Purpose: Some patients with pharmacoresistant epilepsy undergoing the Wada test experience transient shivering. The purpose of this study was to investigate various clinical and radiographic characteristics of these individuals to delineate underlying mechanisms of this phenomenon. Methods: A systematic review of prospectively collected information on patients undergoing the Wada test was performed. All demographic, clinical, and radiographic information was obtained and reviewed by the appropriate expert in the field; statistical analysis was performed to determine the predictors of transient shivering. Results: A total of 120 consecutive carotid artery injections in 59 patients were included in the study. Shivering was observed in 46% of the patients, and it was not significantly affected by gender, age, location of epileptogenic zone, brain lesion on magnetic resonance imaging (MRI), side of the first injection, duration of the hemiparesis, or excess slow wave activity on electroencephalography (EEG). However, shivering was more likely to follow sodium amobarbital injection if there was no filling of the posterior circulation on cerebral angiogram. Discussion: Transient shivering during the Wada test is common. A transient but selective functional lesion of the anterior hypothalamus produced by the effects of sodium amobarbital may result in disinhibition of the posterior hypothalamus and other brainstem thermoregulatory centers, thereby inducing transient shivering.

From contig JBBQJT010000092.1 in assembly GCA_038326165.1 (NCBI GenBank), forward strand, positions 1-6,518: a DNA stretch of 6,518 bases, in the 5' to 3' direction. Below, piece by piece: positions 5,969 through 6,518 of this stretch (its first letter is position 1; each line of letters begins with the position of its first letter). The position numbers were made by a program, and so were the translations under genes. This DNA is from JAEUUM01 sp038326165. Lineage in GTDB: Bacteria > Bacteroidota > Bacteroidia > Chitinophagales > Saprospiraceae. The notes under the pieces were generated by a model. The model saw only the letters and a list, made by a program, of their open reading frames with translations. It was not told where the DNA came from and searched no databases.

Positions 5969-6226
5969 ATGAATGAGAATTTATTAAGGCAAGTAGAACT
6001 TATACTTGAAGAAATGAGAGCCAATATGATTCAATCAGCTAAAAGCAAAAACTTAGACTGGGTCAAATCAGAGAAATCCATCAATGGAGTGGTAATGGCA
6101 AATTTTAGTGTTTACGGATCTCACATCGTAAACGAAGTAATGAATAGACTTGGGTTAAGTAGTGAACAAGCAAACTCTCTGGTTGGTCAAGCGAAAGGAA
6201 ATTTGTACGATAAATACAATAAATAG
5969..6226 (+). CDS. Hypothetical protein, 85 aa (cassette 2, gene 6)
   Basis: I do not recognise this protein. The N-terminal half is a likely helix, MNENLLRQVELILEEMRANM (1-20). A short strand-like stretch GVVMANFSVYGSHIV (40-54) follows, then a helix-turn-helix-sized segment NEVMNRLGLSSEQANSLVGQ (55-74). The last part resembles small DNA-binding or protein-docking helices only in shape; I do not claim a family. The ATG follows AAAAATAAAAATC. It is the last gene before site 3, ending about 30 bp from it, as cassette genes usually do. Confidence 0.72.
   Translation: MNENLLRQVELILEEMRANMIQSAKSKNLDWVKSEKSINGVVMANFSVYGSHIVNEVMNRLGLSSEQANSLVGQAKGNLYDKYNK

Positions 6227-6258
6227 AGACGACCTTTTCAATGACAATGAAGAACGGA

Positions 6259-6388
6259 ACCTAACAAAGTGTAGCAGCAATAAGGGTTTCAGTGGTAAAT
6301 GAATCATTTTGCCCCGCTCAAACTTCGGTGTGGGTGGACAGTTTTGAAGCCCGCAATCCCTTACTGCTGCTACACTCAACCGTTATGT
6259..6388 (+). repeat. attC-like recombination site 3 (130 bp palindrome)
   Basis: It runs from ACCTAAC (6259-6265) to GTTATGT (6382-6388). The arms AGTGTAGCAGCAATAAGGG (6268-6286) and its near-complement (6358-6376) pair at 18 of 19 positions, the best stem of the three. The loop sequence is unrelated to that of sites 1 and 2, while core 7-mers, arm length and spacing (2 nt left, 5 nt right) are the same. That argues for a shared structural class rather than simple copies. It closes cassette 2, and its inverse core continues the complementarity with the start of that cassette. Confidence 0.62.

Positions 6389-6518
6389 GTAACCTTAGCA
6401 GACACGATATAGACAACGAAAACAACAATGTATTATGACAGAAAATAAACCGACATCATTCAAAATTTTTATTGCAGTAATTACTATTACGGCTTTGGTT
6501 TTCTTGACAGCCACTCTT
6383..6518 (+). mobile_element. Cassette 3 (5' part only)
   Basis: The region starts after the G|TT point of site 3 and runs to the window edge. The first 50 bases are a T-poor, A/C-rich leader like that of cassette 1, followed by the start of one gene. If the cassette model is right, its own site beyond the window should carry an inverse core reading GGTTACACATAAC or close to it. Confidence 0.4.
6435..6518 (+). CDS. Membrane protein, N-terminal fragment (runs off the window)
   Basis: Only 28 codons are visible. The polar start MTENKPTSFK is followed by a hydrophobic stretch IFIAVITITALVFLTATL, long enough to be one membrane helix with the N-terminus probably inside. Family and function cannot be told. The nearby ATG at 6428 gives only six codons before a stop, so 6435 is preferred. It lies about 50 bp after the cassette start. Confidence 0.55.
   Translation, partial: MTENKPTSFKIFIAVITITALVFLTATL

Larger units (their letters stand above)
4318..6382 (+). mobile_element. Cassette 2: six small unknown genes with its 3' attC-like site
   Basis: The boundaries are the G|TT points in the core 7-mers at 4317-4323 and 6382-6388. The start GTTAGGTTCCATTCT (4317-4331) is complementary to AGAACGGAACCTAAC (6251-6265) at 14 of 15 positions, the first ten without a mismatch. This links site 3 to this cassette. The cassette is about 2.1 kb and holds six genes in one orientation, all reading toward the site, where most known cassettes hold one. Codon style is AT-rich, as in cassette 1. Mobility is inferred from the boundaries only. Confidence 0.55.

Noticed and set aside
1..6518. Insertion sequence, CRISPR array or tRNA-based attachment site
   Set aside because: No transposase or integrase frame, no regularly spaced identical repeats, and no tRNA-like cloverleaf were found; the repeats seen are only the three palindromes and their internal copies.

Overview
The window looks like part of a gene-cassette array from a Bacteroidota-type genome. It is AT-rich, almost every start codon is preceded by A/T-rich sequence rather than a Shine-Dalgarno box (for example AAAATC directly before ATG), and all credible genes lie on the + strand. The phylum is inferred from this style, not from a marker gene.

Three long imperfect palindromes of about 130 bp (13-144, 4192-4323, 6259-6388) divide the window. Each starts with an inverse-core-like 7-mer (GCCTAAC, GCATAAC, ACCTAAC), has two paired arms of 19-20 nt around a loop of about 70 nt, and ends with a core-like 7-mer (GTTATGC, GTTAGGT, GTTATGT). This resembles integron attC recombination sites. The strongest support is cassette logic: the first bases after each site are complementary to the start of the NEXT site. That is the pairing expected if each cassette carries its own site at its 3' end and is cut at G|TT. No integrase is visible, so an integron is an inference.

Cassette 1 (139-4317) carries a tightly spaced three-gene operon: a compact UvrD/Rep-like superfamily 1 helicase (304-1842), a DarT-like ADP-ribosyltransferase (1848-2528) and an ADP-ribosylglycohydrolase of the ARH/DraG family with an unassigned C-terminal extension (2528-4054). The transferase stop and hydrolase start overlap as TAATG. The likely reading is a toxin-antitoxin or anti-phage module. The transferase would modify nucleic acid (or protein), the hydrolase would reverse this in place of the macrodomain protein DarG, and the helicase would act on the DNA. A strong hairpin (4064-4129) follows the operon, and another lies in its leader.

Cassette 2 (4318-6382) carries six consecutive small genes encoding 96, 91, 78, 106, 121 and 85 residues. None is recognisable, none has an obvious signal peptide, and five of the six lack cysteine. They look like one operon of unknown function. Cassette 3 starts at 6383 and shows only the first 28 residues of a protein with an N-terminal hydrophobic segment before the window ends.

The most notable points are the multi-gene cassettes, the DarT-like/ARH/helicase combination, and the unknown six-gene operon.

- Intracarotid amobarbital procedure
- Wada test
ASJC Scopus subject areas
- Clinical Neurology